We have a profound mutual respect," says Lahlou, who has known Patterson for six years.
Recently, Lahlou and Deylamian went to a Warriors game. "That was an aberration," he says. "Someone gave us tickets."
Lahlou starts his day at home at 7 a.m. by answering work-related e-mails, texts and voice mail messages.
"That's my quiet time," he said.
Before changing into his white kitchen jacket, Lahlou makes himself an espresso at the machine behind the bar. Once the restaurant opens at 5:30 p.m., he is on non-stop high alert until the end of service at 11 p.m.
Lahlou seems to be all about details, yet he never loses sight of the big picture. And he sets that example for his staff. Spending three hours at the market every day may seem excessive, but it all makes sense when Lahlou explains it. First, he walks around the market to see what's available. He has brief conversations with farmers he's come to know over the years. Almost always, he has pre-ordered some things for pick up. But what if he can't get as much puntarelle (chicory-like winter salad green) as he wanted for the pumpkin vegetarian entree, one of his favorite things on the menu right now?
Just as he does during service in the kitchen, he starts improvising and making on-the-spot adjustments. He considers using the puntarelle in a soon-to-be-created salad instead of the entree because he won't need as much. At the same time, he starts thinking ahead to next week's menu. He playfully negotiates with that same farmer, Annabelle Lenderink, owner of La Tercera in Bolinas, to secure more Fairy Tale Pumpkins, which he thinks are the best around.
"What I do at the market is so crucial," says Lahlou.
About a year and a half ago, Lahlou was ready to put his restaurant in the hands of a chef de cuisine for the first time because he landed a book deal, along with a PBS series, which will be launched simultaneously in the fall of 2011.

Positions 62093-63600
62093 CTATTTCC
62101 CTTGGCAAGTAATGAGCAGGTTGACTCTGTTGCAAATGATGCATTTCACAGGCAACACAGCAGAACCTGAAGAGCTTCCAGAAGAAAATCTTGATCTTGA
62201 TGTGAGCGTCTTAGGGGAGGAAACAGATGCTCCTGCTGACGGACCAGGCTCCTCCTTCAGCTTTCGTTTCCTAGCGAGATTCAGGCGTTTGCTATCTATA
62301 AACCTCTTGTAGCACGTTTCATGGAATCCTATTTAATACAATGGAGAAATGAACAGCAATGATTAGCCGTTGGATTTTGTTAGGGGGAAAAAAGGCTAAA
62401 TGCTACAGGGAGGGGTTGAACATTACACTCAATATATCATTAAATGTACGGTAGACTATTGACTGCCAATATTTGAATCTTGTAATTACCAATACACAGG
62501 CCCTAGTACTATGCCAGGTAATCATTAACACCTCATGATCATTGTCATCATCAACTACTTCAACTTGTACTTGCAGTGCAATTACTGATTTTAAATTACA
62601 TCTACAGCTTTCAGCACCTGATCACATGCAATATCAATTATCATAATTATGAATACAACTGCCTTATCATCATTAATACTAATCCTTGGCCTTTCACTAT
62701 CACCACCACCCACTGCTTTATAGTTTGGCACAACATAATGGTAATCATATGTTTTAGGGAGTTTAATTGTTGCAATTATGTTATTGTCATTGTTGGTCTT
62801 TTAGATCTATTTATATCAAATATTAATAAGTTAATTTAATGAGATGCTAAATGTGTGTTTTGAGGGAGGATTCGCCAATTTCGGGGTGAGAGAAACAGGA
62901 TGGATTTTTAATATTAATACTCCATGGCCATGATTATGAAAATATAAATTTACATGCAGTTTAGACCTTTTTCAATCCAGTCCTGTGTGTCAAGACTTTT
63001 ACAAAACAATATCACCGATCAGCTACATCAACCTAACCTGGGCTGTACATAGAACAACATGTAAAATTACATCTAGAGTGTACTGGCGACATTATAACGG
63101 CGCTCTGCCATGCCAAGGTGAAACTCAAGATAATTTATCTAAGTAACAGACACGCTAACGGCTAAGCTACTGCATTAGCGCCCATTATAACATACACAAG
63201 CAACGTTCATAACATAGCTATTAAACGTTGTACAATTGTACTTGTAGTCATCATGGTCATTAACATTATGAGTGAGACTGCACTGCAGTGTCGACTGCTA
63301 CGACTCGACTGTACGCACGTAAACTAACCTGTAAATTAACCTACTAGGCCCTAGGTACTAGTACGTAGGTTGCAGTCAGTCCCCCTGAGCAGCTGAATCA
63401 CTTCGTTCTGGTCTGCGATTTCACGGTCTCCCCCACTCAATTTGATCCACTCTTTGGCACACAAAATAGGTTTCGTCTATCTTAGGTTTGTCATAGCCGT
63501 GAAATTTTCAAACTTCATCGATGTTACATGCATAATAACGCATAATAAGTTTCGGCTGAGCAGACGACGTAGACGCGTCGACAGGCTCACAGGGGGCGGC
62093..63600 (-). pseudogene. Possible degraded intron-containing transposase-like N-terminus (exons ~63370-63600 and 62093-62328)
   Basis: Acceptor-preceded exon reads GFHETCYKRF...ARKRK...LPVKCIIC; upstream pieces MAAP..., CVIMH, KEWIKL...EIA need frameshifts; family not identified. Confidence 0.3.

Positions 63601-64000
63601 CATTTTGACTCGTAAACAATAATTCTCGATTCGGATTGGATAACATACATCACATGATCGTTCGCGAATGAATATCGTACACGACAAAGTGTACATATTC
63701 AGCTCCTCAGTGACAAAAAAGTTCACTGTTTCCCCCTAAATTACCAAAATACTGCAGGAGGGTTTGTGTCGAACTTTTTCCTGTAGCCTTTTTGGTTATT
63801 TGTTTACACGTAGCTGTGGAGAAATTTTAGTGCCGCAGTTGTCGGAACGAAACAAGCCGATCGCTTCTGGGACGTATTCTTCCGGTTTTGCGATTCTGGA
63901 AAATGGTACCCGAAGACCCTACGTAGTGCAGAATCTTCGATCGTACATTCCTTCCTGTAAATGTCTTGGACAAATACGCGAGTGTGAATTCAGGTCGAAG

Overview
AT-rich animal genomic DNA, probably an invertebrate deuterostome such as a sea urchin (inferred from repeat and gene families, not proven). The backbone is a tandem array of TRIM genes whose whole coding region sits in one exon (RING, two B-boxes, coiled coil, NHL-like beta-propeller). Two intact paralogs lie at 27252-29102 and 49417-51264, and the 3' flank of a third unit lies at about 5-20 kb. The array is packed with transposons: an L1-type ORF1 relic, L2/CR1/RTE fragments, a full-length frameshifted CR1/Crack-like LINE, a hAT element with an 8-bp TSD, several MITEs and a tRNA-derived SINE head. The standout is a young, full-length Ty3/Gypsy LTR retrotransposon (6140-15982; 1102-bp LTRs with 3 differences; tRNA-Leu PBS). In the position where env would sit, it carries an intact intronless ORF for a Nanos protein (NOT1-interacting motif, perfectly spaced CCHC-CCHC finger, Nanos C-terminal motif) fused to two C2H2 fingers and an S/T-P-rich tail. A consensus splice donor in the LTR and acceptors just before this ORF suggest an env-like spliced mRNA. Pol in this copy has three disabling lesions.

"They need to be sincere and respectful, but I encourage them to let their personalities come through," says Lahlou.
Nothing makes Lahlou happier than to see Aziza's staff doing their work better than he can. "My job is to make sure to put everyone in the position that they can perform at their best," he says.
Interview: chef Mourad ..., 14 Oct 2013 [cached]
Interview: chef Mourad Lahlou (Aziza)
Interview: chef Mourad Lahlou (Aziza)
Aziza pastry chef Melissa Chou joined Mourad Lahlou at Hawaii Food & Wine Festival.
Mourad Lahlou moved from Marrakesh to San Francisco, and missing the cuisine of his youth, taught himself to make Moroccan classics. This interest ignited his career as a chef and restaurateur, beginning with Kasbah in San Rafael in 1996, and continuing across the Golden Gate Bridge at Aziza in 2001. Over time, his cuisine has become increasingly refined, and more focused on California. The location will also evolve, with Aziza moving from San Francisco's Outer Richmond neighborhood to the Financial District in 2014. I met Lahlou on September 7 at the Hawaii Food & Wine Festival, and he shared several culinary insights.
[...] An interview with chef Mourad Lahlou of the Outer Richmond's Aziza restaurant. - Food GPS [...]
Swans Neck Vodka, 4 June 2013 [cached]
Chef Mourad Lahlou is clearly a culinary genius.
MOURAD ..., 6 Oct 2012 [cached]
MOURAD LAHLOU MOURAD LAHLOU is the chef-owner of Aziza in San Francisco. A native of Marrakesh, Morocco, he opened his first restaurant, Kasbah, in San Rafael, CA in 1996, and was named a Rising Star Chef by the San Francisco Chronicle in 1998. In 2008, Chef Lahlou was named a Rising Star Chef by StarChefs, and in 2009 year the Chronicle raised Aziza's rating to three and a half stars. That same year, Zagat named Aziza one of the top 10 Bay Area restaurants of the decade, and Chef Lahlou won the Food Network's Iron Chef America by a record-breaking margin. In 2010, Aziza became the first Moroccan restaurant to ever receive a Michelin star. His first cookbook, Mourad: New Moroccan, was published in 2011. (San Francisco, CA)